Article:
itwbennett writes: 'Find My iPhone' is neat, but it's time for smartphone makers and carriers to stop pretending their anti-theft measures are anything more than minimum viable products, says blogger Kevin Purdy. He's not the first to point this out: As reported in Slashdot, 'NYC Mayor Michael Bloomberg said overall crime in New York City was up 3.3% in 2012 due to iPhone, iPad and other Apple device thefts.' And now San Francisco and New York attorneys general are calling a 'Smartphone Summit' where representatives from Apple, Google, Samsung, and Microsoft are due to meet and discuss the implementation of a industry-wide 'kill switch' system.
Lucas123 writes: As consumerization of IT and self-service trends becomes part and parcel of everyone's work in the enterprise, the corporate data center may be left behind and IT departments may be broken up and technologists given over to business units as consultants and integrators. "The business itself will be the IT department. [Technologists] will simply be the enabler," said Brandon Porco, chief technologist & solutions architect at Northrop Grumman. Porco was part of a four-person panel of technologists who participated at a town hall-style meeting at the CITE Conference and Expo in San Francisco this week. The panel was united on the topic of the future of IT shops. Others said they are not sure how to address a growing generation gap between young and veteran workers, each of whom are comfortable with different technologies. Nathan McBride, vice president of IT & chief cloud architect at AMAG Pharmaceuticals, said he's often forced to deal with older IT workers coming on board who expect his company to support traditional email like Outlook when it uses Google Apps.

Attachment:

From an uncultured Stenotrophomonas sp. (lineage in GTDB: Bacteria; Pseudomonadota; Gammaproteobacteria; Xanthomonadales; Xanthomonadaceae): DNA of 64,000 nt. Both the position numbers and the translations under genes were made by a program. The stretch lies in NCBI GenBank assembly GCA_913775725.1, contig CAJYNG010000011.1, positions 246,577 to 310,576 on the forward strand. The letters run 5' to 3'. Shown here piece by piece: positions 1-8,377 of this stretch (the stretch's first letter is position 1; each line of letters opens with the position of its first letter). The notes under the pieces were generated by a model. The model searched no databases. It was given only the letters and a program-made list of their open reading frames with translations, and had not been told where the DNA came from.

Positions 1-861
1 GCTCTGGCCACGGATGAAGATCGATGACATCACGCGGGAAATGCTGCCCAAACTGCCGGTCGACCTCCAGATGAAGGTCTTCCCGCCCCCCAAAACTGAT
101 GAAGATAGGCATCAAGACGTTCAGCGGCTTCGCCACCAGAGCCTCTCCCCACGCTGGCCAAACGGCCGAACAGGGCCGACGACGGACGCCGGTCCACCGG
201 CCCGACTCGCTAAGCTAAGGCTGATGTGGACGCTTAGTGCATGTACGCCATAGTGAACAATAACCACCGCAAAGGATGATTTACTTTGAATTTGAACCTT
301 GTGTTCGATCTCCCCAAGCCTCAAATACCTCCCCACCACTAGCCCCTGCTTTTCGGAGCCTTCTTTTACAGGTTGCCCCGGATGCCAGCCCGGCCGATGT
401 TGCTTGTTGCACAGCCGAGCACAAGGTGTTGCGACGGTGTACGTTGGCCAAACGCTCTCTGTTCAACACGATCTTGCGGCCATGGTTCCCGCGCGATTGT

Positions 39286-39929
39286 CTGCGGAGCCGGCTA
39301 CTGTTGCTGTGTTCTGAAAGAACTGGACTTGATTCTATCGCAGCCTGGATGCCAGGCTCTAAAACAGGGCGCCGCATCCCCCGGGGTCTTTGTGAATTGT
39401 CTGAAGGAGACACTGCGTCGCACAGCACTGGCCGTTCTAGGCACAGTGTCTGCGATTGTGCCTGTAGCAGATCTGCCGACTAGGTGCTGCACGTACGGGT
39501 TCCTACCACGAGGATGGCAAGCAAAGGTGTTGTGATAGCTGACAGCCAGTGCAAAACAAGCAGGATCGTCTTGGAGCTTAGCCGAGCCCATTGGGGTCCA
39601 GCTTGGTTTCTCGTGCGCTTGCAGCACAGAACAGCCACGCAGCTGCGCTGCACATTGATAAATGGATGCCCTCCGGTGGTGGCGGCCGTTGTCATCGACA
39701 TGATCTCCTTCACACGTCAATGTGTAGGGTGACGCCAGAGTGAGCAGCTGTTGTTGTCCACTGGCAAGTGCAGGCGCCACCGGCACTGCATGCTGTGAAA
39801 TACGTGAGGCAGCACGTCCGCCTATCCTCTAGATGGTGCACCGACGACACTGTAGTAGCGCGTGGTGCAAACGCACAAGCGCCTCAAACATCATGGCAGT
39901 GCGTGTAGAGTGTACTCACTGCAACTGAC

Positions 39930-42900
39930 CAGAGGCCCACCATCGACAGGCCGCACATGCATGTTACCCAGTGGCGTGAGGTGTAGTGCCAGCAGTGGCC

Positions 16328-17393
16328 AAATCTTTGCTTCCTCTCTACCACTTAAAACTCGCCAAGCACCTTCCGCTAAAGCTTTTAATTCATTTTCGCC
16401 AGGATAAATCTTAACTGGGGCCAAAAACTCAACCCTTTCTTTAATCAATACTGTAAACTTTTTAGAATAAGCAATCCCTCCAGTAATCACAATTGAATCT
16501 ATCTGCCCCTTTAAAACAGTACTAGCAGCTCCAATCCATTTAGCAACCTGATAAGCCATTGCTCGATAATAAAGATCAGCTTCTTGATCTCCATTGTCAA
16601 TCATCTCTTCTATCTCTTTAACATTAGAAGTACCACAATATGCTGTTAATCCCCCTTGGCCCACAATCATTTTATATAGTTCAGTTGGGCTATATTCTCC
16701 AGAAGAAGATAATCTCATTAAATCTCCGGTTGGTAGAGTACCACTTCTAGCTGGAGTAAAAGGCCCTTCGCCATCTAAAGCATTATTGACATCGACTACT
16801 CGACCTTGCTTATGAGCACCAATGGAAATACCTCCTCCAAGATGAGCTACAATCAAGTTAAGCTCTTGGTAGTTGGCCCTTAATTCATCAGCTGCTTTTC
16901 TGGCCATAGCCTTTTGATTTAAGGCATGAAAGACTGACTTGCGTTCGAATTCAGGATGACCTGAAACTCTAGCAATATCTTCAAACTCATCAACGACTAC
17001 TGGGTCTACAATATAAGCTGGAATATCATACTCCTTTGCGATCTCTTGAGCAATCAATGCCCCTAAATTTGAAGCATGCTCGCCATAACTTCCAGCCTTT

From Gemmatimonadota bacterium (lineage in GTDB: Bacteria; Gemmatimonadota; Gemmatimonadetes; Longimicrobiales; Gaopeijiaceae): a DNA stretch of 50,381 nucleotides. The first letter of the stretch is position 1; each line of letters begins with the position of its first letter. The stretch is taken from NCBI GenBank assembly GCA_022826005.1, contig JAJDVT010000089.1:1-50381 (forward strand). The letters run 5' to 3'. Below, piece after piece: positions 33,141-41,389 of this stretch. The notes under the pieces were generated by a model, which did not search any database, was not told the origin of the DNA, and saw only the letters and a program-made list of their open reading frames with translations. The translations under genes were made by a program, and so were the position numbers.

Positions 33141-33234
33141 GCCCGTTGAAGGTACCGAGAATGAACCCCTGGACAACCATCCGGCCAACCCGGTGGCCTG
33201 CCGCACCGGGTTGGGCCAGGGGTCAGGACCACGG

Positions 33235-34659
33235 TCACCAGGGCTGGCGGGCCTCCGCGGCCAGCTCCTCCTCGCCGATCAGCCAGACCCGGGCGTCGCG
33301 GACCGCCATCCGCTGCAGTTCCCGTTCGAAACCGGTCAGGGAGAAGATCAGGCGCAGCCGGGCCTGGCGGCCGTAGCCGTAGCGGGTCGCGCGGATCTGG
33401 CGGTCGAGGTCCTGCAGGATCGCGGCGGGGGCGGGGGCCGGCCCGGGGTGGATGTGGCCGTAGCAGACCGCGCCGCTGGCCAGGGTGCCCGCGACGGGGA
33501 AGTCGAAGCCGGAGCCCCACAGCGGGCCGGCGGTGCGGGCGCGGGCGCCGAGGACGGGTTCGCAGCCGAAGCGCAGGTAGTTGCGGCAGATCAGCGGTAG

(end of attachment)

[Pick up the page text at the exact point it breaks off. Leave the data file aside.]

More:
hypnosec writes: Microsoft has successfully taken down Citadel botnet in collaboration with the FBI which was known to control millions of PCs across the globe and was allegedly involved in and responsible for bank fraud in tune of more than $500 million. Citadel was known to have over 1,400 instances across the globe with most of the instances located in the US, Europe, India, China, Hong Kong and Singapore. The botnet a malware by the same name and this malware once on a system was used to install key-logging tools on target systems, which were then used to steal online banking credentials.
jfruh writes: Did you buy an Acer laptop with Vista and less than 1 GB of RAM? The company has a thumb drive it would like to send you. Did you get an unwanted text from Papa John's? The company would like to make it up with you with $50 worth of free pizza. These and other little rewards are available as a result of class action lawsuits that have wound their ways through the court systems and now, years later, are paying off for very large groups of tech users.